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Managing Stress

Is my stress normal?

Separation and Family Law cases include many stress factors. Stress is a normal reaction! Stresses come from (and this is in no way an exhaustive list):

Feelings of stress arise when situations feel outside our control. Being stressed in these circumstances is entirely natural and appropriate to the situation.

How can I cope with these stresses?

If you find everything is getting too much, sit down with a close family member or a counsellor and prioritise what you need to do. You may decide that work will have to suffer and perhaps you need some time off for stress. Speak to your GP.

Again, use telephone help lines if you need to - it´s what they´re there for. They are staffed by caring people. The Samaritans operate 24 hours a day. They may have other advice on what you can do to help reduce some of your stress. While you cannot remove yourself from this situation, you do have to get through it, so try to make it manageable. Their telephone number is 08457 90 90 90.

If you find yourself venting at your solicitor, remember it costs upwards of £150 an hour to talk to them, while a counsellor costs £35 an hour and is better qualified to help you cope emotionally. You can find a local private counsellor by contacting the British Association of Counselling and Psychotherapy or by being referred by your General Practitioner. You can also find a counsellor from The Counselling Directory.

Accept that you are only human, and don´t be embarrassed by asking for help.

This site, the support guides and tools were set up to help with stress. We believe that being informed helps people to cope. We wanted to remove the sense of powerlessness that the family courts can evoke.

My work is suffering, what can I do?

It may be better to take time out, rather than struggle on at work when you´re not hitting targets or reaching the required level of performance. Your health is important for both yourself and your children.

Ensure your employer is aware of the difficulties you are experiencing. Speak to your General Practitioner and consider being signed off work due to stress.

If you have been suffering from stress for more than twelve months, legally this could count as a disability, further strengthening your legal rights. Contact the Disability Rights Commission who will be able to advise you.

My ex-partner winds me up, what should I do?

If anything contentious comes up while talking to your ex-partner, refuse to discuss it immediately by saying you want to think about what they have said. Agree to write to them, or ask them to write to you. This gives you time to consider what you say, and have someone else check your reply. Ideally, have your solicitor read, edit, and then send the letter on your behalf.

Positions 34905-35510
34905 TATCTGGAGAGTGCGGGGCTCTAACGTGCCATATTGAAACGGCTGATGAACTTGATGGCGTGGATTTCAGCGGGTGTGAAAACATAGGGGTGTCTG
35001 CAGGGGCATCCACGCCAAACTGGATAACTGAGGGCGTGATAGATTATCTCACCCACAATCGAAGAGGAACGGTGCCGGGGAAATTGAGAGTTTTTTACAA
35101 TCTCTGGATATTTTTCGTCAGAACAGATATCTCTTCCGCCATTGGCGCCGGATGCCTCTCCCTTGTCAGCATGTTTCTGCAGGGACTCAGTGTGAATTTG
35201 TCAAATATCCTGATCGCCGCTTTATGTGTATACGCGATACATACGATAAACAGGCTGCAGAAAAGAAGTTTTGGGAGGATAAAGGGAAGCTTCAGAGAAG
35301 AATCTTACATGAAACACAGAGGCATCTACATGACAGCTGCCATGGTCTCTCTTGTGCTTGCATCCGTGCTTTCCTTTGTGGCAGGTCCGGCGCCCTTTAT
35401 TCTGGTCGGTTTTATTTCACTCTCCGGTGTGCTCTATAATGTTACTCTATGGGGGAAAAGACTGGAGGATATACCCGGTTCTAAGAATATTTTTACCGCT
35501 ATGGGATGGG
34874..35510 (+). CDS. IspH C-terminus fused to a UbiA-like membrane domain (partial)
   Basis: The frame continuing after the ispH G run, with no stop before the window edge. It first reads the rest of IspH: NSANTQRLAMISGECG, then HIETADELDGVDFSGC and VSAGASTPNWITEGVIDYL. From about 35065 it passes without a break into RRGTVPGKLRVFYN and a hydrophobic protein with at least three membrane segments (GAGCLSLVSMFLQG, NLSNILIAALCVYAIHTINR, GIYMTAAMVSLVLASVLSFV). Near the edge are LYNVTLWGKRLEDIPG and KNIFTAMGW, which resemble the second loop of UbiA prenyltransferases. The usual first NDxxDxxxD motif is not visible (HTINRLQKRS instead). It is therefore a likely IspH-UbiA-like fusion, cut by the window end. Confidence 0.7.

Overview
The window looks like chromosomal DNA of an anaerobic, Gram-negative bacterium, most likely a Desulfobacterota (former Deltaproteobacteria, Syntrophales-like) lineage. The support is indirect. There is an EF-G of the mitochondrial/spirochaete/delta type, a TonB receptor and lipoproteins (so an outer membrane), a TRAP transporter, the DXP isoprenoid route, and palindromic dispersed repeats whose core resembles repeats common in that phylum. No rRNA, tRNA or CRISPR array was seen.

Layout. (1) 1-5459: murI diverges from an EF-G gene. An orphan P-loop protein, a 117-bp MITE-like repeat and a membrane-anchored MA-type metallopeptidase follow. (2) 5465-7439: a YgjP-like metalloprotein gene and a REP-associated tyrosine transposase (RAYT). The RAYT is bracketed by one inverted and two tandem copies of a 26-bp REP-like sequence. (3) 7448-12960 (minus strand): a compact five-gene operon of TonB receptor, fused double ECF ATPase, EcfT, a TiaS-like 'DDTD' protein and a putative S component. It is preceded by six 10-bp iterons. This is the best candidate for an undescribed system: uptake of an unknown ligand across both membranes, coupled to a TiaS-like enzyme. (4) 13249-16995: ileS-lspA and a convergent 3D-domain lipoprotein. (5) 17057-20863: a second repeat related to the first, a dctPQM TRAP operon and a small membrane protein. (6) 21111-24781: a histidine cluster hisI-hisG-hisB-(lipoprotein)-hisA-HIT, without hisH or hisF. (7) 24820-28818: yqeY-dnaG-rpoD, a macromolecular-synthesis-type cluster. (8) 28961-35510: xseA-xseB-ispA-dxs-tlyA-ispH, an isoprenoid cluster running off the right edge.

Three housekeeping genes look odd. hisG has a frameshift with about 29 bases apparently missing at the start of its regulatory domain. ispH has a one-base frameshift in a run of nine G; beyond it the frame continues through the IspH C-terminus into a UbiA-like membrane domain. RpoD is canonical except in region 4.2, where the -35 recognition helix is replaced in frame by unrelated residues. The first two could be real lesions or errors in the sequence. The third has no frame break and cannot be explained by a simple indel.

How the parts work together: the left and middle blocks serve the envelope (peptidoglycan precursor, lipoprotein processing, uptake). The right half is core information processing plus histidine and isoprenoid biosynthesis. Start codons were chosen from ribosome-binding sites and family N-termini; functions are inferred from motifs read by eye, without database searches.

Arguments with your ex-partner won´t make the situation better, and are likely to put you in a much weaker position.

I want the Court to see how difficult my ex is

The Court will respect you if you keep your concerns objective while the case is proceeding (and afterwards) and will take note of your behaviour. Keep statements to the Court unemotional and factual, and concentrate on concerns about your children and their relationship with you.

I want my kids to know I´m not the ´bad´ party?

Disparaging your ex-partner to your children will cause them emotional harm. By all means speak to a close family member about how dreadful your ex-partner is if you need to, but it isn´t appropriate to say this to your children.

Be aware that discussing the details of the case with friends is not allowed in law (see our guide on Courts and Confidentiality). To help you to cope with the emotional stresses of the Court Case, the law allows you to discuss details of the case with a close family member or a counsellor.

Your children will make up their own minds and who is at fault matters less than how your children are cared for. Be a loving and capable parent and this will be how they perceive you to be.

What else can I do?

Humour and laughter help to relieve stress so see the irony in situations where you can. Letting out pent-up emotion reduces feelings of stress, so don´t be afraid to cry. Find places where you can let out emotions safely, and with people who will be supportive.

Try to have some activities that take you away from the situation. Don´t feel guilty about going out with friends and having some fun if you feel able to.

Stress can take its toll on you physically, so ensure you eat healthily and get plenty of sleep. Taking part in sport will also help since exercise stimulates the production of endorphins and natural opiates that help to create a sense of well-being. Sport can also help with self-esteem and act as a distraction from the Court case.

Are there things I shouldn´t do?

Don´t turn to drink and cut down on the caffeine in your diet. Both of these can increase feelings of anxiety.

Will everyone understand my stress?

Not necessarily. You need to consider how you are perceived.

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Michael Robinson © 2014

Family law information for parents whose children are resident in England and Wales

Crown Copyright material is reproduced with the permission of the Controller of HMSO and the Queen's printer for Scotland.

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